Vinolanda is located on the edge of the Northumberland National Park, with beautiful views on the barren hills of the park. Weather can be very rough around here, so bring proper clothing!

As part of the educational displays, the site has a lifesize replica of a stretch of Hadrian's Wall and one of its milecastles. This gives a very good idea of what the wall must have looked like when it was finished in 122 AD.

As part of the educational displays, the Vindolanda site has a lifesize replica of a stretch of Hadrian’s Wall and one of its milecastles. This gives a very good idea of what the wall must have looked like when it was finished in 122 AD.

This map shows some of the locations described in this blog. Along the way we passed several other forts not mentioned in the text. The rough weather and lack of time prevented us from visiting all these places. I do want to recommend Housesteads Fort. This fort is located on one of the most picturesque spots in the bare, rolling hills of Northumberland National Park. In sunny weather the short stroll from the carpark to the fort is very pleasant, offering great photo opportunities.

This map shows some of the locations described in this blog. Along the way we passed several other forts not mentioned in the text. The rough weather and lack of time prevented us from visiting all these places. I do want to recommend Housesteads Roman Fort. This fort is located on one of the most picturesque spots in the bare, rolling hills of Northumberland National Park. In sunny weather the short stroll from the carpark to the fort is very pleasant, offering great photo opportunities.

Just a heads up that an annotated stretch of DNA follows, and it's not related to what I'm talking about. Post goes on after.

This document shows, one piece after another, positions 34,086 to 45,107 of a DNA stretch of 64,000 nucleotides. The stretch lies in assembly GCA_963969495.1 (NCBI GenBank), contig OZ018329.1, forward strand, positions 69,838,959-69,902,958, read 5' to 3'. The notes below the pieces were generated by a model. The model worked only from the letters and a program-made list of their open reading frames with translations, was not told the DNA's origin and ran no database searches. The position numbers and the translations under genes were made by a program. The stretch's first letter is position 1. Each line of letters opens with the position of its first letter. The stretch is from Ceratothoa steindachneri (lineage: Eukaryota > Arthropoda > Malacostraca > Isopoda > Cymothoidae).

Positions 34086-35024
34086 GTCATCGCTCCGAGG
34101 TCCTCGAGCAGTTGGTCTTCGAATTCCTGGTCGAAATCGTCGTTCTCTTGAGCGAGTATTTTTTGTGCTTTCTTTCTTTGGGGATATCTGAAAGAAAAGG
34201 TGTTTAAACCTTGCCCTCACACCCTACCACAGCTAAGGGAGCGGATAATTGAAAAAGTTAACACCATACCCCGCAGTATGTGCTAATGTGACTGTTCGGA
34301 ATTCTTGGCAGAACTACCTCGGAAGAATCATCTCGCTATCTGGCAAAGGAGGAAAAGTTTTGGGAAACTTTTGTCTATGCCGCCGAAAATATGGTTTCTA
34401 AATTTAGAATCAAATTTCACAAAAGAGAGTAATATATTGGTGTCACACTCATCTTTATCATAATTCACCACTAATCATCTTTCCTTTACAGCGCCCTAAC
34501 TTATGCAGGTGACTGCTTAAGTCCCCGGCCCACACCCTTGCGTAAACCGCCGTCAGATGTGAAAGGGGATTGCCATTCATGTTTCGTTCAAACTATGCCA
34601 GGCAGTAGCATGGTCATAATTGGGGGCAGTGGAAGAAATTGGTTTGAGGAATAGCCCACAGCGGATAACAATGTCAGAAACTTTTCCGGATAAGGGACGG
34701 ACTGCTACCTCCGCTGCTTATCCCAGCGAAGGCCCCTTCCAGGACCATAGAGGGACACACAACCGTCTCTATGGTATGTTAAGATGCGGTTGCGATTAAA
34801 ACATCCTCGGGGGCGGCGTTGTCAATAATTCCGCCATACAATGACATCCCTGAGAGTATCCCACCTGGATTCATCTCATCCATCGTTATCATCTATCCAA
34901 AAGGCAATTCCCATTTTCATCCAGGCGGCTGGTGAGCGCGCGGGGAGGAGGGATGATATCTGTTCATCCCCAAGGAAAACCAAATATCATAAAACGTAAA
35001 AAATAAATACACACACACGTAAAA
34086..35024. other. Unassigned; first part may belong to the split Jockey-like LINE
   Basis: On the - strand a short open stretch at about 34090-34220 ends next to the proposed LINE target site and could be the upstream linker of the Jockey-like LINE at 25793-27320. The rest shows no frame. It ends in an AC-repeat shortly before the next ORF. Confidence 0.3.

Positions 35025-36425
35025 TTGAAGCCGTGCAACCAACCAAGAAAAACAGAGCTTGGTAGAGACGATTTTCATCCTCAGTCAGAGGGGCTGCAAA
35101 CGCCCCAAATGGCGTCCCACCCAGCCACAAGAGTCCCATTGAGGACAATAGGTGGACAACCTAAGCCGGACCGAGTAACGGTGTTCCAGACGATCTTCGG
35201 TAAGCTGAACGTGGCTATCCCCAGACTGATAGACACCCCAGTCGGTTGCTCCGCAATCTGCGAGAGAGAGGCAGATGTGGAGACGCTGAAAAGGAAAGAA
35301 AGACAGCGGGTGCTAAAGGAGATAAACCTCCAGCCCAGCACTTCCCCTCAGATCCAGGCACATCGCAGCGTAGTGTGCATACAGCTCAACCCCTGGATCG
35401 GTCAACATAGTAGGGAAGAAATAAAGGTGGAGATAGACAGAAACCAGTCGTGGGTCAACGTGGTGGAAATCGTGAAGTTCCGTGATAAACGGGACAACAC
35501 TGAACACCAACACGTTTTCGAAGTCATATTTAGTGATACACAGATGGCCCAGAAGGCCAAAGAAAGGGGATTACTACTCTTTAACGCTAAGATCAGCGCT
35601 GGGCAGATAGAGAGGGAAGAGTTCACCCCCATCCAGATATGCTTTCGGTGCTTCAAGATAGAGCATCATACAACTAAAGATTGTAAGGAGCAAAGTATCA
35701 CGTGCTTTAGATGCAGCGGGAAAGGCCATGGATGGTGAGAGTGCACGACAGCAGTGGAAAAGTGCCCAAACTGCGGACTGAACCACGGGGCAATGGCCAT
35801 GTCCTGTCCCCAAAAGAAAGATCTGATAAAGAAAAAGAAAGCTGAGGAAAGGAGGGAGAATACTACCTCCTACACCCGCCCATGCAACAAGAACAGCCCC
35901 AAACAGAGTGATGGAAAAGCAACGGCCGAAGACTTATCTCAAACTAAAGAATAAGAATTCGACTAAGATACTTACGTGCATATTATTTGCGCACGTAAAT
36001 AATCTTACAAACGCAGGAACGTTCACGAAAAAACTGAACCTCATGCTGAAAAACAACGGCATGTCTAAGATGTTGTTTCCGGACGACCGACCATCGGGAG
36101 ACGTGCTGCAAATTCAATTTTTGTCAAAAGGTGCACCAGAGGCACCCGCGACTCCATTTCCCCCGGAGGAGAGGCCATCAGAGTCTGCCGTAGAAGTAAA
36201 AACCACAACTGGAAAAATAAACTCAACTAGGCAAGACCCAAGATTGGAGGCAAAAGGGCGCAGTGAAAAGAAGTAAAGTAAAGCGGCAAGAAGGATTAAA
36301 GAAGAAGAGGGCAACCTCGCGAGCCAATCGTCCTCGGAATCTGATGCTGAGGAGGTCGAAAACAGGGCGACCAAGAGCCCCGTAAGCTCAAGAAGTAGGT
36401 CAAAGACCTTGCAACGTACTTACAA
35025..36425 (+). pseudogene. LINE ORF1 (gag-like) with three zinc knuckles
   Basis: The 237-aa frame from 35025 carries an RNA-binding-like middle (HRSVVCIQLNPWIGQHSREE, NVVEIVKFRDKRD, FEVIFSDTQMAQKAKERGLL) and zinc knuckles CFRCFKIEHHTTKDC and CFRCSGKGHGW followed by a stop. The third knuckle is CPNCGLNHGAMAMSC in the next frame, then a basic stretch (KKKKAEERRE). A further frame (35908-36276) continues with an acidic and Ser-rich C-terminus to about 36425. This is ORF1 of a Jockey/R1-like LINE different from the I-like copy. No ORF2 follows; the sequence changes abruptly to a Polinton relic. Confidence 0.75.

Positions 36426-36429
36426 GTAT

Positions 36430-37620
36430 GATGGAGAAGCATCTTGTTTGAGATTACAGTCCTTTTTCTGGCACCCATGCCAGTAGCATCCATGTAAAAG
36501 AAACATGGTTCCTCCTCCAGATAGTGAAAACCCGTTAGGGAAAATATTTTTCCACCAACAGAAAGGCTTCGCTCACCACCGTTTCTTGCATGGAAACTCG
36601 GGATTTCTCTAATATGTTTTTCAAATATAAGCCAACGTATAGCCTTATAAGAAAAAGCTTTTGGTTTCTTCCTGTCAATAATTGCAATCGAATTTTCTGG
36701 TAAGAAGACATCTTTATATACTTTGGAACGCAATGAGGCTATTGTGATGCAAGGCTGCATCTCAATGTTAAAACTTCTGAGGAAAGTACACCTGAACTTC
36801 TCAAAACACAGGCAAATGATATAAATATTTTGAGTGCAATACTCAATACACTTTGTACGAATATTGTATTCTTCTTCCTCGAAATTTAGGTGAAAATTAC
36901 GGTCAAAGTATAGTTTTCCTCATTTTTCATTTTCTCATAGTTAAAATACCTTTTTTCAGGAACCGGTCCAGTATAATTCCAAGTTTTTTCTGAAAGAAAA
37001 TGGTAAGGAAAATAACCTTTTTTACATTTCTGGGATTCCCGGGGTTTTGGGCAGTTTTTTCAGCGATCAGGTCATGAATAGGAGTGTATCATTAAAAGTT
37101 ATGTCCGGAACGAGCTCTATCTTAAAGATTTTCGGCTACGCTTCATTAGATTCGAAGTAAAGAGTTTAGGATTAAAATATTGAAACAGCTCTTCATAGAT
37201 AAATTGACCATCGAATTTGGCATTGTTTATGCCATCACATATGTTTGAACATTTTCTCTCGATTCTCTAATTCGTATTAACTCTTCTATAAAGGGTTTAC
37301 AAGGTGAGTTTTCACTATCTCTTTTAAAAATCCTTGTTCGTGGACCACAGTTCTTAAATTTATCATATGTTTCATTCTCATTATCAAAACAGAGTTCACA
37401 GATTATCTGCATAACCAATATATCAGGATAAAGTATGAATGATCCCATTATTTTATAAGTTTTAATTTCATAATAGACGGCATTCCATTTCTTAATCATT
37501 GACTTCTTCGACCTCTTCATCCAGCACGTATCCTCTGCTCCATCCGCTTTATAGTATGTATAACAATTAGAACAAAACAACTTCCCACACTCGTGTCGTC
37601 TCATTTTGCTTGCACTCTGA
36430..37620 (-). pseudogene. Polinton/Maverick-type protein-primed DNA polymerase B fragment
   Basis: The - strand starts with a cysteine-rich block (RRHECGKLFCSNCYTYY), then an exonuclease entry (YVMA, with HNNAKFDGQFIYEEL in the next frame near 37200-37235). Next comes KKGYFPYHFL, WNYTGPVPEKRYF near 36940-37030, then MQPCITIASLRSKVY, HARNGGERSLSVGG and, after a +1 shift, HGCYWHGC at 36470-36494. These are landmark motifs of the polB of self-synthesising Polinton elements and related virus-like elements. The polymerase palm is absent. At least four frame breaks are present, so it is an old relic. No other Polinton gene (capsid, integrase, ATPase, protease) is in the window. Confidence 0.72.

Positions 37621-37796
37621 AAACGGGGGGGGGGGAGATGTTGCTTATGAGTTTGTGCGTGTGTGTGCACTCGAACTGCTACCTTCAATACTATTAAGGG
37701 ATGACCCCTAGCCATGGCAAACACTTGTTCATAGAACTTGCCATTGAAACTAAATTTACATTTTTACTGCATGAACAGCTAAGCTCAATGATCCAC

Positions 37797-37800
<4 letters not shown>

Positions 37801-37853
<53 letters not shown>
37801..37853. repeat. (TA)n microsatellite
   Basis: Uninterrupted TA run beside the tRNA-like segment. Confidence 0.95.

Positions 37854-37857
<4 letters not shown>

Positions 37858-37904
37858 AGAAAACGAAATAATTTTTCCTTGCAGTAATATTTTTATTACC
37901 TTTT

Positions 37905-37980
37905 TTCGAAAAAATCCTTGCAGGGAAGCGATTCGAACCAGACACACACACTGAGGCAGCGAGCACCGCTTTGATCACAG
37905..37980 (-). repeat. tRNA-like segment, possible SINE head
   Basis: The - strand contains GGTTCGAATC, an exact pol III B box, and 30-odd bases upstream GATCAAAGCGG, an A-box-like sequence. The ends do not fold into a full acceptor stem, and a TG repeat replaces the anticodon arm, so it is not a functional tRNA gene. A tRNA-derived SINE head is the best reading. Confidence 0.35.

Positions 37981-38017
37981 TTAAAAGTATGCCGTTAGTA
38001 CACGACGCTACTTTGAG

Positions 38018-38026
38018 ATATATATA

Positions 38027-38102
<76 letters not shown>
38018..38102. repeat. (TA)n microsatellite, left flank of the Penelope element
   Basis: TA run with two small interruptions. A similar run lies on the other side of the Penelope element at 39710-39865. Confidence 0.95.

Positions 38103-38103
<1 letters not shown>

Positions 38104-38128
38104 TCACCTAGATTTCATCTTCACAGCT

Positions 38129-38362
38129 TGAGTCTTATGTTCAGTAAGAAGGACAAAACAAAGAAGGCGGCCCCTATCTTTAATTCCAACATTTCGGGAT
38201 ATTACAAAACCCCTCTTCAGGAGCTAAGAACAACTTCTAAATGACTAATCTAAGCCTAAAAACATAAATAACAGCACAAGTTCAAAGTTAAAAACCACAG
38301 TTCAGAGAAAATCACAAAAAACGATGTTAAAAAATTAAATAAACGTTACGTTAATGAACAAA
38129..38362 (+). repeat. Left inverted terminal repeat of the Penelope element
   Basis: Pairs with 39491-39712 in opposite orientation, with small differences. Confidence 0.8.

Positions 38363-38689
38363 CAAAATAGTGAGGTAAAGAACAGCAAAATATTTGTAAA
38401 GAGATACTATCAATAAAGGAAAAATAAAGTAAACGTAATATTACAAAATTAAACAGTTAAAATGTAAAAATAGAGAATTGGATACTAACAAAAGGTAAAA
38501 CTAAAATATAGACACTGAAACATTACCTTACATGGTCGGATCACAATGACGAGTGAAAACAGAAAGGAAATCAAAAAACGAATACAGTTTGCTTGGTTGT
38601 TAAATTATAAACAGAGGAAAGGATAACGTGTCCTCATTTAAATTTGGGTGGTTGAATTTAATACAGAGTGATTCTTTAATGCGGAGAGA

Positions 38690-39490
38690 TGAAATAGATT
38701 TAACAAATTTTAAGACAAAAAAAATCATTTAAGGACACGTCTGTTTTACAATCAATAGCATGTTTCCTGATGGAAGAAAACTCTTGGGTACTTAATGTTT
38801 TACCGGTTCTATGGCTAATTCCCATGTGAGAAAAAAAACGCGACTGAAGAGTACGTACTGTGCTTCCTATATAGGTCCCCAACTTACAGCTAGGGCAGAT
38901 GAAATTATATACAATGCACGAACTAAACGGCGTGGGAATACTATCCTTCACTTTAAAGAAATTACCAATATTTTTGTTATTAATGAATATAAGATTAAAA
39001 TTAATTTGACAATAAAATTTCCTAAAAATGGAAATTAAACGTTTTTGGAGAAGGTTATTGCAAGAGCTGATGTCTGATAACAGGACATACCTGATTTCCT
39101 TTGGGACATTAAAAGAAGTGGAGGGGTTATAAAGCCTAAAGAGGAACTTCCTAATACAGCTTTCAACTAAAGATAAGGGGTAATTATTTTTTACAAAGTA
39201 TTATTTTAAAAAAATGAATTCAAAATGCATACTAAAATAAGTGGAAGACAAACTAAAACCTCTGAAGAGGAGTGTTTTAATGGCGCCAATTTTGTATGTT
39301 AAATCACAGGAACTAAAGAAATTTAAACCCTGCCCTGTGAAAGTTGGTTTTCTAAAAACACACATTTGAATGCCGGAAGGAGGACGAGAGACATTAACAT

This visit to Hadrian’s Wall was part of a bloggerstrip offered as a minicruise by DFDS Seaways and Travelbloggers.nl in February 2014. My earlier trip in 2000 was part of a summer holiday in Northern England and Scotland. This blog represents my personal excitement about this beautiful (but sometimes rainy) destination.

3 thoughts on “Romans in the North: Hadrian’s Wall

  1. Really great post Remco! I’d love to go back and see the wall as I didn’t have a chance. I’ve been to Hadrian’s Villa and a few other Hadrian sites in Rome and found them really fascinating so I would’ve loved to have seen this! Next time!!